WASHINGTON (CN) – In a speech to medical doctors Monday, President Obama undercut congressional advocates of single-payer health care like the systems used in France and Canada after the single-payer system was praised by House Democrats last week. “There are countries where a single-payer system may be working,” said Obama. “But I believe that it is important for us to build on our traditions here in the United States.”
He instead expressed support for a system that leaves health care to the private sector, a sector where overhead costs soak up roughly 20 percent of health care expenditures.
“I am open to a system where every American bears responsibility for owning health insurance,” he said, “so long as we provide a hardship waiver for those who still can’t afford it.”
During a congressional hearing last week, Michigan Democratic Rep. John Conyers said the United States remains the only industrialized nation without some version of a single payer health care system and that polls have shown that most Americans and doctors favor such a system.
Dr. Marcia Angell, a senior lecturer in social medicine at Harvard Medical School, testified before the Subcommittee on Health, Employment, Labor and Pensionsaring that insurance companies take fully one fifth of every health care dollar. She called the current U.S. system a “non-system” that is both ineffective and extemely expensive.
A single-payer system typically pays all medical bills from one government fund. Benefits of a single-payer fund are lower administration costs because of the simplicity of one system, and strong leverage in negotiating prescription prices and doctor fees.
In his speech, Obama addressed the problem represented by 46 million Americans who remain uninsured, and claimed, “Insurance companies have expressed support for the idea of covering the uninsured.”
Last month, Obama announced cooperation from medical insurers who he said had promised to reduce the costs of medical coverage. The insurers a week later said no such promise had been made.
Obama also argued in Monday’s speech that businesses should continue to provide health insurance for their employees with some exceptions. “While I believe every business has a responsibility to provide health insurance for its workers, small businesses that cannot afford it should receive an exemption.”
But Obama said that changes in the American healthcare system must be made, pointing to a “ticking time bomb.”
“Today,” said Obama, “we are spending over $2 trillion a year on health care, almost 50 percent more per person than the next most costly nation. And yet, for all this spending, more of our citizens are uninsured, the quality of our care is often lower, and we aren’t any healthier.”
Despite his call for employers to continue to provide health insurance, Obama said that health care costs make American companies less competitive and referred to General Motors “If we do not fix our health care system,” he said, “America may go the way of GM, paying more, getting less, and going broke.”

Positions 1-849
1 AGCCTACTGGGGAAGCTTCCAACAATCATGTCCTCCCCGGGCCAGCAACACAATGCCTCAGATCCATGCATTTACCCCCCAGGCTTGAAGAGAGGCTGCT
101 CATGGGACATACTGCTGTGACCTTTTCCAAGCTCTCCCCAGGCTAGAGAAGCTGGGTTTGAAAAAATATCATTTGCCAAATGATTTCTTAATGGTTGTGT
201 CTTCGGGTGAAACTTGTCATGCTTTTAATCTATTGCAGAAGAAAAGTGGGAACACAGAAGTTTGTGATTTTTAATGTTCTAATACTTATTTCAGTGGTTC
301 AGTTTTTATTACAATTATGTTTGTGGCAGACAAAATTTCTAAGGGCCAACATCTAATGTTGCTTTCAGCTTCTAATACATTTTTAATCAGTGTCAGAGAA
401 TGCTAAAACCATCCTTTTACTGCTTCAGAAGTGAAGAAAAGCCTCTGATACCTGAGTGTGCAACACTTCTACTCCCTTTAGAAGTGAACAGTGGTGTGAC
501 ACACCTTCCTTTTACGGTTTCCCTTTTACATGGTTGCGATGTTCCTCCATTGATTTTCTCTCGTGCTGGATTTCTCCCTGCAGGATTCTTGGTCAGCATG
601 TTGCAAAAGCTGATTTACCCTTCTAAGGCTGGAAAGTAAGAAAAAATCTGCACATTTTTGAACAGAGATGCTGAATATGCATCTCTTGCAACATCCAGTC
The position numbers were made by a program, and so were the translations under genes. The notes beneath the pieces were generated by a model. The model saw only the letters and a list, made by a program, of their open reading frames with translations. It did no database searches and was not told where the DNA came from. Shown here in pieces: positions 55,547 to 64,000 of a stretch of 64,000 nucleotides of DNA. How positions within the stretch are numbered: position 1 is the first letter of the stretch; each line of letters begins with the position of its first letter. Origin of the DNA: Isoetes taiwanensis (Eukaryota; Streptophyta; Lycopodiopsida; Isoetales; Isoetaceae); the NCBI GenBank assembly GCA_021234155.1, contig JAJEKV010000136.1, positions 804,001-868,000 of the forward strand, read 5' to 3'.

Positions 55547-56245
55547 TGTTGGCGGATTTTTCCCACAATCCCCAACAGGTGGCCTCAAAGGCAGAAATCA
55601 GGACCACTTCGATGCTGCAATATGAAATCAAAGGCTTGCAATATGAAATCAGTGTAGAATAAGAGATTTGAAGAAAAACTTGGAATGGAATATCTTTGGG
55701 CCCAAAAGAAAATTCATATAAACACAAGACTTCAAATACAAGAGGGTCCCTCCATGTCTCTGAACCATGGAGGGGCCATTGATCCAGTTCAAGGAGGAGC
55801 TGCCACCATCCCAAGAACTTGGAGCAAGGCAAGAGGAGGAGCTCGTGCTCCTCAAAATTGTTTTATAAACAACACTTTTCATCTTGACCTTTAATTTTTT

A White House spokesman argued that the two positions — that business should provide health care and that health care costs put American businesses at a competitive disadvantage — are not contradictory. Reid Cherlin argued on behalf of the administration that, “He’s saying skyrocketing costs of care are crushing businesses. Which is why we need to enact comprehensive reform that brings costs down.”
Obama argued in his speech that reform is vital to the nation’s financial health.
“Health care reform is the single most important thing we can do for America’s long-term fiscal health,” and challenged the argument that reform will cost too much, claiming, “the cost of inaction is greater.”
The cost of health care reform will be “deficit neutral,” he said.
In his list of proposed reforms, Obama highlighted preventative medicine. He used the example of Safeway where employees are tested for high cholesterol and high blood pressure. Those who score well, pay less.
This way, Safeway has cut health care spending by 13 percent and employees have cut their health care spending by 20 percent.
In an interview, Senior Fellow Jeffrey Kling at the Brookings Institute, an independent think tank, said that under the plan Obama is proposing, each individual would be responsible for having health insurance adding, “Some of the uninsured would pay fines for not complying with the mandate.”
But Obama did not discuss the fines in his speech Monday, and instead proposed a waiver for those who can’t pay insurance costs. The range of policy options discussed by legislators and experts along with Obama’s vague pronouncements continue to create confusion over what type of health care reform will ultimately be enacted.